Memory ordering, barriers, acquire and release semantics

The problem

Multithreading is difficult, and multithreading without locks is even more difficult. This post is about one of the problems: out-of-order memory accesses.

Here's an example of the unexpected behaviour caused by out-of-order processors (assume variables are initialized to 0 in all the following examples):

Example 1
Thread 1 Thread 2
a = 1
b = 2
x = b
y = a

After running this code, if x is 2, then is y guaranteed to be 1? Unfortunately the answer is no, x==2 and y==0 is a possible result. This can happen because the writes in thread 1 can be re-ordered:

Example 1, re-ordered execution
Thread 1 Thread 2
b = 2
...
...
a = 1
...
x = b
y = a
...

Here's another example:

Example 2
Thread 1 Thread 2
x = 1
a = y
y = 1
b = x

We would assume that after running this code then either a or b must be set to 1. Again, this is not the case, as the instructions can be re-ordered:

Example 2, re-ordered execution
Thread 1 Thread 2
a = y
x = 1
b = x
y = 1

What on earth is actually going on here?

So why are we seeing all these instructions being re-ordered? We don't see this when writing a program without multithreading, so why does it start happening in multithreaded code? The answer is that it always happens - it's just that the processor is nice enough to hide it from us when we're running in a single thread of execution. Processors have separate caches, memory writes can be buffered, the processor can re-order instructions, all of which will affect when the memory accesses actually happen. The processor hides this from single threaded code using careful cache protocols, tracking dependent instructions, etc.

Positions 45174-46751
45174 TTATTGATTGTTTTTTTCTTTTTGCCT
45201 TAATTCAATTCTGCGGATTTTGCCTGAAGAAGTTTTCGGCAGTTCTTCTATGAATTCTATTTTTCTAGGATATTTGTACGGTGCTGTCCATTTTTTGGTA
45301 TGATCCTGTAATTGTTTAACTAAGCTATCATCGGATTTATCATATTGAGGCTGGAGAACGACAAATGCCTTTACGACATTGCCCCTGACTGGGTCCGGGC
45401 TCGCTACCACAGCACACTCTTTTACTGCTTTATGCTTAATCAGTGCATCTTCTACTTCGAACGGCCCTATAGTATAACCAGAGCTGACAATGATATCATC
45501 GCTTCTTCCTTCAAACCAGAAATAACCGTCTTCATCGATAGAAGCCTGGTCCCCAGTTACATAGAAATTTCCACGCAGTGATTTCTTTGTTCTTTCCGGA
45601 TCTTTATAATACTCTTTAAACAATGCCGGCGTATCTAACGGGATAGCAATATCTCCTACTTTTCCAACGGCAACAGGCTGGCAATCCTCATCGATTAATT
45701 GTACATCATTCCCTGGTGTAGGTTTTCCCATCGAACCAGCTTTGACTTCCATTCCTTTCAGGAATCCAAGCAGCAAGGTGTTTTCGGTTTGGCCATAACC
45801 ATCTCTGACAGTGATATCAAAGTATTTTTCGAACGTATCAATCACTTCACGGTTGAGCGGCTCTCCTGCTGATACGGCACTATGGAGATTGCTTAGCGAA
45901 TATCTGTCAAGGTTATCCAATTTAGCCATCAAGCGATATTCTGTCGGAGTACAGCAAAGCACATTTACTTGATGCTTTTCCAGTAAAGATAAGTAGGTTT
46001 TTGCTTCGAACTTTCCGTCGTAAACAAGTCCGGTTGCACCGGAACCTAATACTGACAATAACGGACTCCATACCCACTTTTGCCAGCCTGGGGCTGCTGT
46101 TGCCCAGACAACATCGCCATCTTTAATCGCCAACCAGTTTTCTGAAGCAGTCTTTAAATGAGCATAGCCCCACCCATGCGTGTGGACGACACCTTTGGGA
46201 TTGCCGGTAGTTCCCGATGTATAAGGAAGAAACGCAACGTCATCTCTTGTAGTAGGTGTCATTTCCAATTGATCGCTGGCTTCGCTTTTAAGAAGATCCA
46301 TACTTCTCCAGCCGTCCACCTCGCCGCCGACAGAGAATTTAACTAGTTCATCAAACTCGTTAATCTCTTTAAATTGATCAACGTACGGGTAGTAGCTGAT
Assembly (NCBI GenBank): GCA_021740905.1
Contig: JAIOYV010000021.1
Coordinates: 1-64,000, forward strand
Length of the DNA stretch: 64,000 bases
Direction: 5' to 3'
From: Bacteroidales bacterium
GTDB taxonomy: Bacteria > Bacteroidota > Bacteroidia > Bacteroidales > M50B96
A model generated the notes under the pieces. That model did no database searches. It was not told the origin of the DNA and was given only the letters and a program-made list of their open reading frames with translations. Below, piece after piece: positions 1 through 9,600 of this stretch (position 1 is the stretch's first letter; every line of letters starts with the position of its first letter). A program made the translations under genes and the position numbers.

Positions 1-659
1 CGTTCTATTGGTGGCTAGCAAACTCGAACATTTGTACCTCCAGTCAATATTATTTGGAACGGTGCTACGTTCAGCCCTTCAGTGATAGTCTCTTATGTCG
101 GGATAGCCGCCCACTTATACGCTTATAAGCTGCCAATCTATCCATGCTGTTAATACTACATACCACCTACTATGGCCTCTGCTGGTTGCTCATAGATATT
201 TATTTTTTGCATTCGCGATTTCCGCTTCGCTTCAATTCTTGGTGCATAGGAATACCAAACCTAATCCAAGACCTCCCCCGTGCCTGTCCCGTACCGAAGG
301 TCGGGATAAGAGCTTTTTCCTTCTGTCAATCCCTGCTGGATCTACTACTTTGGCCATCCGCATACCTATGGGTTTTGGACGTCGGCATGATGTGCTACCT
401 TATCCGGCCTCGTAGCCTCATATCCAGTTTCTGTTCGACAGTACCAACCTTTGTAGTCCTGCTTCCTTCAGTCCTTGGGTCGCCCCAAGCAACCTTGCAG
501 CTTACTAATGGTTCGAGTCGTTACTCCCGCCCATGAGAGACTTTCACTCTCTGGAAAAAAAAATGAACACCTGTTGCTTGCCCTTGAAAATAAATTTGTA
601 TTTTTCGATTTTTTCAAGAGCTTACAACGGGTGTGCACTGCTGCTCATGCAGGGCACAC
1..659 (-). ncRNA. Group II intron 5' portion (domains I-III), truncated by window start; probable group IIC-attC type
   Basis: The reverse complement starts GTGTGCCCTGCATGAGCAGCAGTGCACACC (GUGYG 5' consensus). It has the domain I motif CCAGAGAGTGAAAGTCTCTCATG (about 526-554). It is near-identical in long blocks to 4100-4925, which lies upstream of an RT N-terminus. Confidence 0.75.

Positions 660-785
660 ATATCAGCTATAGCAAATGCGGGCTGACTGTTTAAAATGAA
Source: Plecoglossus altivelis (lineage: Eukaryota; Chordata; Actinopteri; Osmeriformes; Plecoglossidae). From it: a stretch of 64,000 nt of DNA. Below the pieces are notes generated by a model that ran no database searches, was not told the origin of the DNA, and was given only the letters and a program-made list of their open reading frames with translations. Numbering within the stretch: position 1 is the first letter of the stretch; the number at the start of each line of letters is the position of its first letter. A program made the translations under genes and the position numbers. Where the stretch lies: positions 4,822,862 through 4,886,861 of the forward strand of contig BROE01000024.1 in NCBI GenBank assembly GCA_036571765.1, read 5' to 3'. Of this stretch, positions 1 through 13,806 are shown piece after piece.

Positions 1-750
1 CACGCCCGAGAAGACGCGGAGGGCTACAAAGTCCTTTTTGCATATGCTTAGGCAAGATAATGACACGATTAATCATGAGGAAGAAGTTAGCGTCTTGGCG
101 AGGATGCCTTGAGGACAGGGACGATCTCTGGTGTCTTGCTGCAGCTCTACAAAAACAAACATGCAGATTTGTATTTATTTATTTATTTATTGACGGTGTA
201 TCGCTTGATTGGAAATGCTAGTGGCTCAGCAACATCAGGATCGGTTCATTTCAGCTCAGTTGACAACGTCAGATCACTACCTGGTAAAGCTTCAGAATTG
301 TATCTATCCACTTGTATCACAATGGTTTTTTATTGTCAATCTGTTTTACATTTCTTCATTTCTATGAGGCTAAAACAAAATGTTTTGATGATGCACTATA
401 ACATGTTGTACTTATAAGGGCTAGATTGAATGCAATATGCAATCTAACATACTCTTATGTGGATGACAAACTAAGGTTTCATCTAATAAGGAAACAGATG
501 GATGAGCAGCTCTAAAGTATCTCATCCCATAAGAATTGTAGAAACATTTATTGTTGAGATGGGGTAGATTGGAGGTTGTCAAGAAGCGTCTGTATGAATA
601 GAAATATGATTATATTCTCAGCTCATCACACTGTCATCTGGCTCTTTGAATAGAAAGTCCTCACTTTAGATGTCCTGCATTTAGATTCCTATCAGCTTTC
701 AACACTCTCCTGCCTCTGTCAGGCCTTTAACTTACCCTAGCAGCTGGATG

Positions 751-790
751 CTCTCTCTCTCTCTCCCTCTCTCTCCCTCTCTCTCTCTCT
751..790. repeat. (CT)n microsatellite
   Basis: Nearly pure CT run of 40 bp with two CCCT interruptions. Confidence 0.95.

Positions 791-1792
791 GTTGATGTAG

For these reasons, memory ordering is not an issue when running multiple threads on a single core, and these problems only show up when running on a machine with multiple processors or multicore processors. (Not totally true, the compiler can re-order stuff too, which can break it on single core machines too, see below).

Traditional locking methods for writing multithreaded applications handle this automatically. The locks will include the necessary memory barriers for the platform (see acquire and release semantics below) to ensure that memory appears consistent to the other processors. Sometimes programmers writing multithreaded code try to be clever, and avoid locking when doing something simple like just setting a flag:

Example 3
Thread 1 Thread 2
a = 100
isReady = true
while( !isReady ) { } //wait for flag
x = a //do something with 'a'

And this code will then fail horribly when ran on a multicore CPU. I've written code like this many times, before I knew better. When writing lock based code, the rule is simple - always protect shared data using a lock. Trying to be cute is a bad idea.

Compiler re-ordering